Madoff’s sales pitch was investment strategy consisting of purchasing blue-chip and then taking options contracts on them, which is sometimes called a split strike conversion or a collar. Rather than offer high returns to all investors, Madoff offered modest but steady returns to an exclusive clientele. His clients were called the “County Club Member,” only the prominent people could invest with Madoff Securities, because it was too complicated for outsiders to understand. He had the investor’s so convince that he would invest their money in shares of common stocks, options, and other securities and would, at their request, return profit and principal. This gave his firm the appearance of a velvet rope organization. Some investors were wary of removing their money from the Madoff fund, for the fear they could not get back in later. His annual returns were consistent around 10%, and were a key factor in perpetuating the fraud. With the Ponzi schemes the pay return on investment were typically around 20% or higher. One of Madoff investors stated, “The returns were amazing and we trusted this guy. If you wanted to take money out, you always receive your check in a few days.” But these investors never knew he was robbing Peter to pay Paul. He solicited billions of dollars under false pretenses and failed to invest investor’s funds as promised. Instead he deposited investors’ funds in a bank account at Chase Manhattan Bank. In order to conceal the fraud Madoff had to move funds from Chase Manhattan accounts to his business account. This man managed to conceal this crime for 48 years, investigated twice by the SEC in 1999 & 2000 for concerns that the firm was hiding its customer’s orders from other traders and no one knew he was stealing money.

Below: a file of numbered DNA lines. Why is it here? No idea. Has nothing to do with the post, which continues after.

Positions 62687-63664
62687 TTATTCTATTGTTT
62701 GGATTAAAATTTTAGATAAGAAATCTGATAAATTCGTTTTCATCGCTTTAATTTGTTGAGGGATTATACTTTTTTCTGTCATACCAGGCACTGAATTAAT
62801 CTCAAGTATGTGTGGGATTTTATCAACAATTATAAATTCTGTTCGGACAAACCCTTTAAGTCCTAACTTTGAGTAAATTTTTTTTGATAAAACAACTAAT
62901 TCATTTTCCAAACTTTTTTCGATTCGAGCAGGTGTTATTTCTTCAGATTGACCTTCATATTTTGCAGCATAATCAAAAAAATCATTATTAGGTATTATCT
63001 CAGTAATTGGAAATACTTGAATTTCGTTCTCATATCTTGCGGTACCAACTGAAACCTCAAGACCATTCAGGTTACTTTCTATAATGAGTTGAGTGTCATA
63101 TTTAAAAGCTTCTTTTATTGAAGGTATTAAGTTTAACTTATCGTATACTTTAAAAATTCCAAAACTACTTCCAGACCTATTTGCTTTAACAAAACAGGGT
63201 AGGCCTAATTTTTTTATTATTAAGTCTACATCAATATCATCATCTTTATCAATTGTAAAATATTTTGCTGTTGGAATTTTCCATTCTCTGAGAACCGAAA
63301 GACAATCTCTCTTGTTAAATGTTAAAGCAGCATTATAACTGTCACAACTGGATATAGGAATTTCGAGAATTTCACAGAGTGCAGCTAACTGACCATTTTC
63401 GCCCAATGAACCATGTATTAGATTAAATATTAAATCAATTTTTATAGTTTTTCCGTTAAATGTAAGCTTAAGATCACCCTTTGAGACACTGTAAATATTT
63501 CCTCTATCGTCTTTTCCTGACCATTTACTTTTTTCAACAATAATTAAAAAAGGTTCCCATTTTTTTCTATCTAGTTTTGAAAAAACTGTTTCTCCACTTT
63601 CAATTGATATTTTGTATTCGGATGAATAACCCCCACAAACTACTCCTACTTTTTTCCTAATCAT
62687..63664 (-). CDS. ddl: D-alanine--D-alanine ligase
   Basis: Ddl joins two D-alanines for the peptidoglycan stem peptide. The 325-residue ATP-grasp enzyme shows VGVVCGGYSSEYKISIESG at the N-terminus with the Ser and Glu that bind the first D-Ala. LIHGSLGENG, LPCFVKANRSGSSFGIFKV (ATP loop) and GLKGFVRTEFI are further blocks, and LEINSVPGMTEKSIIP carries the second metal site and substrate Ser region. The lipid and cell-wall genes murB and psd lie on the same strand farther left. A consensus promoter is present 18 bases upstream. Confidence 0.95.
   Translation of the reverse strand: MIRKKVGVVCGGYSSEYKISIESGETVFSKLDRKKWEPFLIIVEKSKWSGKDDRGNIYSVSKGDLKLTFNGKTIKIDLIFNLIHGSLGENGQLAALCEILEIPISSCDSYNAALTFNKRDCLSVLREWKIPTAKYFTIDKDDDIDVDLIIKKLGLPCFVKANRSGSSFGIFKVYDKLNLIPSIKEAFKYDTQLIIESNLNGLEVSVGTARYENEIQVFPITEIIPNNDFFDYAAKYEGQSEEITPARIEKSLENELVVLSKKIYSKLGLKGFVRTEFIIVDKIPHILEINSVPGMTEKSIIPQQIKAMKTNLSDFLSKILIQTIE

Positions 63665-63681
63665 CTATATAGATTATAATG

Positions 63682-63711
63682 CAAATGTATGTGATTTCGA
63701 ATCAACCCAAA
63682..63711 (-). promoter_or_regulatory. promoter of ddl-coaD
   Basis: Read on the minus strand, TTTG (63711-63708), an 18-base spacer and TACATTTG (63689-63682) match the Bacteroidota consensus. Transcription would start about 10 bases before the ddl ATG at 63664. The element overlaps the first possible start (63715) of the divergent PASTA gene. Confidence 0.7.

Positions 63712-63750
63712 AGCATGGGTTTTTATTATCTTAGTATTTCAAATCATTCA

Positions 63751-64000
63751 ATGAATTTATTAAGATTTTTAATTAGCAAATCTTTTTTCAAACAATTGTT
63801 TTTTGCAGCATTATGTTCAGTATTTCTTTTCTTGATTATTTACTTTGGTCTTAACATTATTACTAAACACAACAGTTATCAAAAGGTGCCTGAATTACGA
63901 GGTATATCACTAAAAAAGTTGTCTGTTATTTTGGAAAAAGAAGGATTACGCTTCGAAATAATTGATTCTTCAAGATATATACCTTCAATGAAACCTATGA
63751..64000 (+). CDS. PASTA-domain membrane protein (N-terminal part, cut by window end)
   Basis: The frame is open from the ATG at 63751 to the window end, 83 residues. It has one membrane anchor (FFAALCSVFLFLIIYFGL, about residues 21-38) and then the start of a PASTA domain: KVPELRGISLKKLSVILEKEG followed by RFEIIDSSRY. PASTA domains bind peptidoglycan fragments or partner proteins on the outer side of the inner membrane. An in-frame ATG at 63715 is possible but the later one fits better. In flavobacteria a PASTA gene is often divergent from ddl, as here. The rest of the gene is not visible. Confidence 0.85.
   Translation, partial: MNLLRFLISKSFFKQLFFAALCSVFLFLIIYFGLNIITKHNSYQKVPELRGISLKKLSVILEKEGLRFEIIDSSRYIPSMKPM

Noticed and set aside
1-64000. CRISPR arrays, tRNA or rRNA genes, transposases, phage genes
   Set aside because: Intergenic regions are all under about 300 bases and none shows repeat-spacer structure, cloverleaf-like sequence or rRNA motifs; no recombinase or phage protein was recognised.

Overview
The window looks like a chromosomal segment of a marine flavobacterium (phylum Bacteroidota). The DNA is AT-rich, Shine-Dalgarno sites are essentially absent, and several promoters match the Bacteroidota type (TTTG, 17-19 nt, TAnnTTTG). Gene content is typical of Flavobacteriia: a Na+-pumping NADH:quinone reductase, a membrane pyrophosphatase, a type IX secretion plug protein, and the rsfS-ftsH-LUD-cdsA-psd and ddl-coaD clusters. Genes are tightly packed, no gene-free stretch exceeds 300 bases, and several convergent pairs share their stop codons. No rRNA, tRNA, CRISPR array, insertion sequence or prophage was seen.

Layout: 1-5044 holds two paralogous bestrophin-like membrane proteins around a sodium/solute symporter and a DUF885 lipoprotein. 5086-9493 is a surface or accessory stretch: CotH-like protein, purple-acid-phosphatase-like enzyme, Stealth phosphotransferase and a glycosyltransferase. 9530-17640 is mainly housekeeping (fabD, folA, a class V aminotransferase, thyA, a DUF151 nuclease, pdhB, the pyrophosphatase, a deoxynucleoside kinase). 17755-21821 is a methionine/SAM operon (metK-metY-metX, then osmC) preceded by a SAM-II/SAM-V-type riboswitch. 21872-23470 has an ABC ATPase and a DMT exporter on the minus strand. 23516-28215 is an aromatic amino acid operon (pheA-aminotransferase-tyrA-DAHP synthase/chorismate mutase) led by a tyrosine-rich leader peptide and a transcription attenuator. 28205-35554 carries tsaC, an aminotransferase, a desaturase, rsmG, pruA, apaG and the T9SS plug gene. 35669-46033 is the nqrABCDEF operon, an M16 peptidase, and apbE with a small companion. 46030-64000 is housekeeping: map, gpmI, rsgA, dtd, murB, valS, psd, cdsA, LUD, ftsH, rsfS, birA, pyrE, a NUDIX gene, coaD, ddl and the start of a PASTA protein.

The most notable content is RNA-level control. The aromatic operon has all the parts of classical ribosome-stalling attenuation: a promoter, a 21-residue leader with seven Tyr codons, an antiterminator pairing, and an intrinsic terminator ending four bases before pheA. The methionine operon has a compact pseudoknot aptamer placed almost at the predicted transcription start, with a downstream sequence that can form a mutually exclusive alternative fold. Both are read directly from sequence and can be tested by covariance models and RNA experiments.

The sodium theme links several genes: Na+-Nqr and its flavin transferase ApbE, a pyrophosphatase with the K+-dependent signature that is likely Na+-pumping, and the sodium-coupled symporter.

There were some many red flags that could prevented this crime; for instance, Financial analyst and whistleblower Harry Markopols complained to the SEC they should investigated Madoff because it was impossible to legally make the profits Madoff claimed using the investment strategies that he claimed to use. Typically, hedge funds hold their portfolio at a securities firm acting as the funds prime-broker, which allows an outside investigator to verify their holdings. Madoff’s firm was its own broker-dealer and allegedly processed all of its traders. Madoff unethical